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Physics Tutoring in New York City, NY

Customized private in-home and online tutoring

Experience Physics tutoring by highly credentialed tutors in New York City, NY. Top tutors will help you learn Physics through one-on-one tutoring in the comfort of your home, online, or any other location of your choice.

Selected Physics Tutors in New York City, NY

We can help you connect with Physics tutors near you who are ideally qualified to help you. The tutors hail from colleges like MIT, Stanford, UChicago, Yale, Harvard, UPenn, Notre Dame, Amherst, UC Berkeley, Northwestern, Rice, Columbia, WashU, Emory, Brown, Johns Hopkins, Vanderbilt, UNC, Michigan, UCLA, and other highly ranked institutions.

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Undergraduate Degree:
Manhattan College - Chemical Engineering

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Undergraduate Degree:
Cornell University - Nutritional Science

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Undergraduate Degree:
Kutztown University - Physics

How your tutor helps you master: Physics


Our educational director will build your personal Physics learning profile, including strengths and weaknesses.


Your skills and progress will be assessed by your Physics tutor to help shape and define your lesson plan.


1:1 Physics tutoring is specifically designed to help you meet and surpass your goals.

Recent Tutoring Session Reviews

During this session we focused review on questions the girls didn't understand. They took a practice test in class and had questions on how to get the correct answers for some of them. This session went well. I was pleased to see the girls are taking my advice and implementing my strategies to pass the exam. They are both very diligent and I believe they have the potential to do well.

We covered the basics of momentum and collisions in two dimensions and its conservation. I briefly explained the difference between elastic and inelastic collisions as well as how it pertains to the conservation of energy and how it may be defied.

Today we finished the homework. Most of it was done without my help, but we had to work on graphs of position vs time and velocity vs time and how to find position, velocity, and acceleration based off of those graphs. We also worked on the lab report and that is almost finished.

The student has a complicated project due in physics, where he has to make a ping pong ball launcher to specifically hit a target. We made a prototype out of tinker toys that ended up being surprisingly adjustable and predictable.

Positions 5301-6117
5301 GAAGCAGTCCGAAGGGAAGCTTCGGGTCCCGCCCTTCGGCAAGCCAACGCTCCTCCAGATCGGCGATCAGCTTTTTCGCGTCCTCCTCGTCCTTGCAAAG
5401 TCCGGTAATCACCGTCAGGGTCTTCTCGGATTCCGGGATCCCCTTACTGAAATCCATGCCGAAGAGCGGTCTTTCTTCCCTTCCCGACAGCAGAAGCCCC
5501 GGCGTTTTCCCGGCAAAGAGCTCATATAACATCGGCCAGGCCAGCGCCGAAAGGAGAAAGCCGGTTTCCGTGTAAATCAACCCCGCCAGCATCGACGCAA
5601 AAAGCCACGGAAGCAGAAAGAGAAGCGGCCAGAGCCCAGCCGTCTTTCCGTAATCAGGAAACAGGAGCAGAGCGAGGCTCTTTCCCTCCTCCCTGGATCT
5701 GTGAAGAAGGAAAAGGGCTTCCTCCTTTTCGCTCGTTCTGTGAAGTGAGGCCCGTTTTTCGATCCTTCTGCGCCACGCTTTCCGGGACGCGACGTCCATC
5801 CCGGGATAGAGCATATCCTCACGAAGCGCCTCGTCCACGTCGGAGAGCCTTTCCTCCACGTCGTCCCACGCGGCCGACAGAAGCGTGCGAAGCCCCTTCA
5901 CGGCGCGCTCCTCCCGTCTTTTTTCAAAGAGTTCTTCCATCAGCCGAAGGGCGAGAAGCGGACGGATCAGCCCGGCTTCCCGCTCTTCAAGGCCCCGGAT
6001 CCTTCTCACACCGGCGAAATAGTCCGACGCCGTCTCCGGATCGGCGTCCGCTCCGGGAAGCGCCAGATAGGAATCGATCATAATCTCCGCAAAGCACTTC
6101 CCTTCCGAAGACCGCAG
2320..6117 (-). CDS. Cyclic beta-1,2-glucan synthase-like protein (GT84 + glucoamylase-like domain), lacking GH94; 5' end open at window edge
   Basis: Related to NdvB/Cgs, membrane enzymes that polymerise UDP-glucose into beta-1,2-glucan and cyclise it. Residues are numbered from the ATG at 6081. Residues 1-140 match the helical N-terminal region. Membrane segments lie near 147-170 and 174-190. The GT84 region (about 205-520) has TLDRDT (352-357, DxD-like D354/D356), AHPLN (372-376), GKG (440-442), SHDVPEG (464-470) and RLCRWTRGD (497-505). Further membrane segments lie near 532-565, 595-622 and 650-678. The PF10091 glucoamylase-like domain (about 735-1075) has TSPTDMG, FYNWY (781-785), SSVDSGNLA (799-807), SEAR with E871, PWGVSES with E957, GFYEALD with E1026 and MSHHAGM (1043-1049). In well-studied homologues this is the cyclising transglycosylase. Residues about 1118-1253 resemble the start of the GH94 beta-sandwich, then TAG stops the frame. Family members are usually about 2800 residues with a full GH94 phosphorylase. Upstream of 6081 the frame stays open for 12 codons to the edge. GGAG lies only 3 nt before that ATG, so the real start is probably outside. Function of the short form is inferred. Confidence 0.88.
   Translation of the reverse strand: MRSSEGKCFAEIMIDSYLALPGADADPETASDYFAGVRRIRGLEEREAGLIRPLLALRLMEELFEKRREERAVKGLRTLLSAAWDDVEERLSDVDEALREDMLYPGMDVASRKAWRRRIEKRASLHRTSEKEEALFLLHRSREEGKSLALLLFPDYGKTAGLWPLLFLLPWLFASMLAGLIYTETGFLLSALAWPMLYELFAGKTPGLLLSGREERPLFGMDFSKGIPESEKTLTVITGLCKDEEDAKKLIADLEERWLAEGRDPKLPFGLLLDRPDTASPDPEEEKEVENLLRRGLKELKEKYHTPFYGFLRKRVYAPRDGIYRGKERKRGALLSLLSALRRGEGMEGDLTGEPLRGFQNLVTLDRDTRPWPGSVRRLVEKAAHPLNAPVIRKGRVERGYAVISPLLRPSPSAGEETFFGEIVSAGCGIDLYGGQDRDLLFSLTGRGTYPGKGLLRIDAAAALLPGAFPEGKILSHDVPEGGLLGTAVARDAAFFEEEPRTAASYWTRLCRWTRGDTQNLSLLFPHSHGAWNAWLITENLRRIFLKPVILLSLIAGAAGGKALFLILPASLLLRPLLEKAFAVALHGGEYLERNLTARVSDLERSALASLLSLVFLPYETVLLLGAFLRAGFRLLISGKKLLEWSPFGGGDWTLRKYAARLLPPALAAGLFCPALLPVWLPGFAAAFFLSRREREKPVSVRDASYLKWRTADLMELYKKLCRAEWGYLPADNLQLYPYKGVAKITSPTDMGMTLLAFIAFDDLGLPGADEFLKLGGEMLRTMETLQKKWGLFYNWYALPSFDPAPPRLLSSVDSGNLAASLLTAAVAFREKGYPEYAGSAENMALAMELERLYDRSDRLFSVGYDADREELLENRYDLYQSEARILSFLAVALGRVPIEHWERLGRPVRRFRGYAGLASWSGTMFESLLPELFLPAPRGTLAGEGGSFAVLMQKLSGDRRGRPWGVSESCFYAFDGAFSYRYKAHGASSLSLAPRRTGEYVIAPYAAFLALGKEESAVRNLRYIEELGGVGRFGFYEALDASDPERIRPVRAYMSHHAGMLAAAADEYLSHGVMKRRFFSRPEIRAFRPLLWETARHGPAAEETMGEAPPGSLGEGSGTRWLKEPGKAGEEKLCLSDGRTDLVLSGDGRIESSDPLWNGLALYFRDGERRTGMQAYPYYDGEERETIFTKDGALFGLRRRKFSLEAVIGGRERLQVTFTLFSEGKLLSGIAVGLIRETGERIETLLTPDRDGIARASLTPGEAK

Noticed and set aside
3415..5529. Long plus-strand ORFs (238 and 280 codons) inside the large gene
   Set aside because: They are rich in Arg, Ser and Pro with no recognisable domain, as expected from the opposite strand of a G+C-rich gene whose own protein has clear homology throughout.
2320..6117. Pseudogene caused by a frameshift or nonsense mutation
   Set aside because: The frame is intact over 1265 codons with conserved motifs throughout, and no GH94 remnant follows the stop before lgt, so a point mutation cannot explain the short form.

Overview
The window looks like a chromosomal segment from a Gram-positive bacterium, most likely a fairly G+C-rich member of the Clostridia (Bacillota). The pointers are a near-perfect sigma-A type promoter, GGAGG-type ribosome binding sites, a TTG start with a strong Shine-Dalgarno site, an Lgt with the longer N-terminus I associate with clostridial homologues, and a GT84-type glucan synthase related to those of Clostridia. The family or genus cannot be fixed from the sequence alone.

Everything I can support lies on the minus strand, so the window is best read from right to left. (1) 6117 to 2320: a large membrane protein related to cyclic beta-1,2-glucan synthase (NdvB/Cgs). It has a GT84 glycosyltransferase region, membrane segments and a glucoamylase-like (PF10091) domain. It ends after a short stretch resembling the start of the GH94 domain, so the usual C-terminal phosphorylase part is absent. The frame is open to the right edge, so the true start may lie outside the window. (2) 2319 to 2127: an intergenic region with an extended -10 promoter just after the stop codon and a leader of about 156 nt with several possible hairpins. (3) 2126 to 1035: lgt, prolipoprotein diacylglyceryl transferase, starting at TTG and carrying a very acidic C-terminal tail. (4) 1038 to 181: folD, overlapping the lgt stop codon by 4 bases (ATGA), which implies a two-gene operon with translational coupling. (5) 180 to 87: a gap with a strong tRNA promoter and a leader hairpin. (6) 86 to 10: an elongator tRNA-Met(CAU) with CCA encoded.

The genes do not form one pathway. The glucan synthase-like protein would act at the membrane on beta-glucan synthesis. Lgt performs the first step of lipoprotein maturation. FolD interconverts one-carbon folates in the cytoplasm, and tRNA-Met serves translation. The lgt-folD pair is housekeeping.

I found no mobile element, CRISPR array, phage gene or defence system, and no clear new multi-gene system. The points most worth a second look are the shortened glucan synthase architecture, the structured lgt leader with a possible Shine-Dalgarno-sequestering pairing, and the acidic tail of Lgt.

This session focused on test prep for the student's Friday exam. Reviewed the concepts of circular motion requiring a force (acceleration) perpendicular to the velocity; addition and subtraction of vectors; motion equations involved in a parabolic curve ( time up = time down and objects dropped and accelerated upward at the same time will meet at 1/2 of the total time interval but not equal distance); We worked on several practice problems and how to solve "numberless" conceptual problems.
She also had several short questions from lecture notes and text readings. She was as in the past very well prepared for our session.

Topics covered projectile falling for rest equations, as well as unit conversion information and other problems associated with his first test. The student had a very good understanding of how to approach the problems and had the knowledge to excel on the exam

In the last session with the student, we reviewed the physics and calculus chapters he had covered in class and worked through some questions to reinforce them. He was able to comfortably work through several questions. By practicing more problems in both subjects, he should have no problem tackling these subjects.

The student and I met again in preparation for her first test this Tuesday. We continued our discussion on kinematics, projectile motion, and velocity/position vs time graphs. We worked on problems from her textbook. She is understanding the material more and more and doing a better job of setting up problems on her own.

The student and I first went over both of our expectations for our tutoring sessions. Then, we made a list of topics covered on his first exam and planned out a study schedule and things to go over before then. Then we did a review of trigonometry and algebra, doing practice word problems involving both numbers with units and variable substitutions.

His classes on physics just began so we went over the concepts and equations on 1- and 2-dimensional problems. We talked about the meaning of those basic equations, when they should be used and avoided. We then went through his ebook and worked on several problems by applying those equations. He needed more assistance at first but soon picked up and could generally work independently, though with some cautions from me.

The student and I first did homework problems involving one-dimensional kinematic equations. He has a good understanding of choosing the correct equation and solving it. We also began talking about breaking vectors in components in order to add multiple vectors. He was able to figure it out very easily after a couple of examples.

The student and I spoke about her recent geometry test. She thought she did well and didn't need to go over any problems from it. We worked on measuring angles. After finishing geometry, we worked on physics. We did sound waves: both ends open, one closed end, and both ends closed. We worked on resonant waves and harmonics. We also worked in superposition of waves.

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